It’s like when you experience something; there is a tug at your heart. You start to ask God about it. Then you read something in a devotional, then an article, then read something similar in another book; you take notice, it’s growing. Then you hear a sermon on Sunday, and have a conversation with a friend on Monday; it’s coming together. Two or three blogs you subscribe to seem to be discussing variations of the same theme, then your sister calls you and says the speaker at the conference she’s at is teaching on the subject. You turn to the next chapter in your Bible the next morning, and God’s talking about it, too. It’s becoming clear. Do you think He is speaking? 🙂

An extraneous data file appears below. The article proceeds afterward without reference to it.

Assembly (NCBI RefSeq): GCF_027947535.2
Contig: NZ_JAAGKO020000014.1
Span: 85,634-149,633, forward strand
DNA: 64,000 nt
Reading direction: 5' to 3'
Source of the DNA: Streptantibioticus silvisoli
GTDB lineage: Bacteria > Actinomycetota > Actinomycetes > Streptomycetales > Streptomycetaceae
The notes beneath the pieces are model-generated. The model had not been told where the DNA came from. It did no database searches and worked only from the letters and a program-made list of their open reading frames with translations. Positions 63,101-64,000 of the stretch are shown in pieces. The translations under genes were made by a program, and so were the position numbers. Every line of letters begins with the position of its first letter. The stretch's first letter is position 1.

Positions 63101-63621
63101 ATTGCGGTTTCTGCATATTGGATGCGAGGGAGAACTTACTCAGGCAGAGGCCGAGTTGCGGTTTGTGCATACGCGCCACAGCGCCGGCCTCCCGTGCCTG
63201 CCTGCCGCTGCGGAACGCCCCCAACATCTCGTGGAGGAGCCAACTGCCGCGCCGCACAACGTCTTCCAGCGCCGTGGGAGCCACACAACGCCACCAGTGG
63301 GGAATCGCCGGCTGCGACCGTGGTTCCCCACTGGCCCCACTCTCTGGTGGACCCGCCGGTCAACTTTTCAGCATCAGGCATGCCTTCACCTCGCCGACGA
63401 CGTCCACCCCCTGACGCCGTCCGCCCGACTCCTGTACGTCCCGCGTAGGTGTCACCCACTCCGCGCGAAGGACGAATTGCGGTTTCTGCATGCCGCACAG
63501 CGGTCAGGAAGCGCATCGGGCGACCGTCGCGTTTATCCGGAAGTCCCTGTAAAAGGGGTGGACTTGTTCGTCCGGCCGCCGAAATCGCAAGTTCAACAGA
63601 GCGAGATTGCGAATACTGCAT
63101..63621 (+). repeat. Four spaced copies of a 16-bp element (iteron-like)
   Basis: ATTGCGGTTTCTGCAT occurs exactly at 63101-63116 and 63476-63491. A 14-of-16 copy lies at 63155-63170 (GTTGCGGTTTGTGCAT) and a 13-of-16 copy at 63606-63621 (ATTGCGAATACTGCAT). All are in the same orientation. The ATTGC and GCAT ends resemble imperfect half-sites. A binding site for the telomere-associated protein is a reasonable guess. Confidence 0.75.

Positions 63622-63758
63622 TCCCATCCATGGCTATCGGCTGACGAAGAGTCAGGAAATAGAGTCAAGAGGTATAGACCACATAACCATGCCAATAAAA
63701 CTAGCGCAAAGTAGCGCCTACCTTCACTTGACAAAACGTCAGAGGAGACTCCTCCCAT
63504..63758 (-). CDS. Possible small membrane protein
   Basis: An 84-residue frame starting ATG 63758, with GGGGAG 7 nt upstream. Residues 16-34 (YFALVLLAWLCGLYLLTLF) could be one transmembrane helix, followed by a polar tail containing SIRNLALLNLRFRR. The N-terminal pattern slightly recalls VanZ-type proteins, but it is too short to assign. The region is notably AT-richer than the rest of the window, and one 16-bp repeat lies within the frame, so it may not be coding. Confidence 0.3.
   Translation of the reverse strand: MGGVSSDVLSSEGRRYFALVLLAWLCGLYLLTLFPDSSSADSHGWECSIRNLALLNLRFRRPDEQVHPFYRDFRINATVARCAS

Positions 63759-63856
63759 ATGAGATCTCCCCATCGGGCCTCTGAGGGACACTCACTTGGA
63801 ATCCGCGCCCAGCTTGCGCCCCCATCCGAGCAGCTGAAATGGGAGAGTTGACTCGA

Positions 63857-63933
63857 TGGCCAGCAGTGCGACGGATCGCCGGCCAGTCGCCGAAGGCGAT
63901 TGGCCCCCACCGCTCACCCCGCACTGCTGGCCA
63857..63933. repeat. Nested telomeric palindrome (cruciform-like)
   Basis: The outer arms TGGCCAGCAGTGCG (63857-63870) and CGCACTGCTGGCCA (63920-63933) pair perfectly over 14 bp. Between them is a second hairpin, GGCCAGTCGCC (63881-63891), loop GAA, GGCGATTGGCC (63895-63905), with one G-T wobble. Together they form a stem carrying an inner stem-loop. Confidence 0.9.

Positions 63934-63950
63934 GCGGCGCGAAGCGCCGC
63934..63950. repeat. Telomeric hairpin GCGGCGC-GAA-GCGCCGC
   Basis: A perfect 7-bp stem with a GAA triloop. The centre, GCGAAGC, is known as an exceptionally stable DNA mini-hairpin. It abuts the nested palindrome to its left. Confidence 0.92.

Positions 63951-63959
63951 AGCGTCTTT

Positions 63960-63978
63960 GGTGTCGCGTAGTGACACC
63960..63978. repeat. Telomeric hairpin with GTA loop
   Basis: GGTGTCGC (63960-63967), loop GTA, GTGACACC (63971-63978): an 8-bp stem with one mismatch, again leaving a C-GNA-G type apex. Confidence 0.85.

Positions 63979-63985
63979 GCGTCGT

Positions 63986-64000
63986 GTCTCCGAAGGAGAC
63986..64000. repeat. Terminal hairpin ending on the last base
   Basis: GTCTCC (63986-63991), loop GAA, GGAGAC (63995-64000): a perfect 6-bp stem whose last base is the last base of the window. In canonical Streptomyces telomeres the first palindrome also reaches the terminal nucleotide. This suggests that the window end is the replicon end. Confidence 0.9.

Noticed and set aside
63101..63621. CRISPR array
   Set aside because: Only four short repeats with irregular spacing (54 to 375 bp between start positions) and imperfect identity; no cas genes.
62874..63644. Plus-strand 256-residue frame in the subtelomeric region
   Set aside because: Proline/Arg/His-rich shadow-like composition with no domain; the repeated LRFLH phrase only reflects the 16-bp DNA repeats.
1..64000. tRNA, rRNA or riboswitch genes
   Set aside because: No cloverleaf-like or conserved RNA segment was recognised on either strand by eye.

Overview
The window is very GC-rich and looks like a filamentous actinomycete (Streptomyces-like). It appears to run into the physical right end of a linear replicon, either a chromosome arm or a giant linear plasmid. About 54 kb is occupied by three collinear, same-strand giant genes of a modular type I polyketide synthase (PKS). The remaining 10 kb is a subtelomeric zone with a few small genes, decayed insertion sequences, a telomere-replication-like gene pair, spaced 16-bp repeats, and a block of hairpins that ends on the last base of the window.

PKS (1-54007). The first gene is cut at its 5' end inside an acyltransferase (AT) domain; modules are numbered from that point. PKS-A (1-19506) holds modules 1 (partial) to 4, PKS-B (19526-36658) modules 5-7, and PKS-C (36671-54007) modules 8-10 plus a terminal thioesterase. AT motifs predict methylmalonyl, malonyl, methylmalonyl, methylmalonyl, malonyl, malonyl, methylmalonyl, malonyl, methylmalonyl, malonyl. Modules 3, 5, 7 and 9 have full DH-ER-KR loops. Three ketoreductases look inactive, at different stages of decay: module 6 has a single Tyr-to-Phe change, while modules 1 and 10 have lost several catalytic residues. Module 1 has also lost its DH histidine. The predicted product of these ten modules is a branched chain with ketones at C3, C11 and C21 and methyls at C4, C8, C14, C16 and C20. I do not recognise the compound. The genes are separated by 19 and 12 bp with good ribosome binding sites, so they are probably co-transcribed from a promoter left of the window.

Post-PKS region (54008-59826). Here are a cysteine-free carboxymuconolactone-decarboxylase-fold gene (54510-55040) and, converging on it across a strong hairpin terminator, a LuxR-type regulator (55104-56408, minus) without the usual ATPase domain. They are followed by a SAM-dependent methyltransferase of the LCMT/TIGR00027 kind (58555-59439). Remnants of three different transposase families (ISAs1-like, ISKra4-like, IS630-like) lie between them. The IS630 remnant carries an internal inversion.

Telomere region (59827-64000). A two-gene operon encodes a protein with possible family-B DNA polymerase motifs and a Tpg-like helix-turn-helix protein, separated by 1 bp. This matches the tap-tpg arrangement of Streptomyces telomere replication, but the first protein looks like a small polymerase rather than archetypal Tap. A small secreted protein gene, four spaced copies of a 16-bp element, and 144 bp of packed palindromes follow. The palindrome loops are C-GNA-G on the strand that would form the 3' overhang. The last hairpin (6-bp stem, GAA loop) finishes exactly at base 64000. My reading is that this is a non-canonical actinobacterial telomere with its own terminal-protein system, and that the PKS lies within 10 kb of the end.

My friend and worship pastor likens this phenomenon to tributaries in the rainy season all rushing in to form one big, brown, raging Class V river. Convergence.

This has been happening to me, and yes, the topic is still “Sin.” Why do people not even like to say the word? In reality it’s an archery term that means “missing the mark.” I don’t have any trouble at all telling people I missed the mark. I messed up. Why then do we have a problem saying, “I’ve sinned”??  Maybe a dose of reality would help:

In my last post I quoted from James 5 where we are told to confess our sins to one another and pray for each other so that we may be healed. “The prayer of a righteous person has great power as it is working.” I didn’t read on farther that day, but I did today. The last verse in that chapter reads, “If anyone among you wanders from the truth and someone brings him back, let him know that whoever brings back a sinner from his wandering will save his soul from death and will cover a multitude of sins.”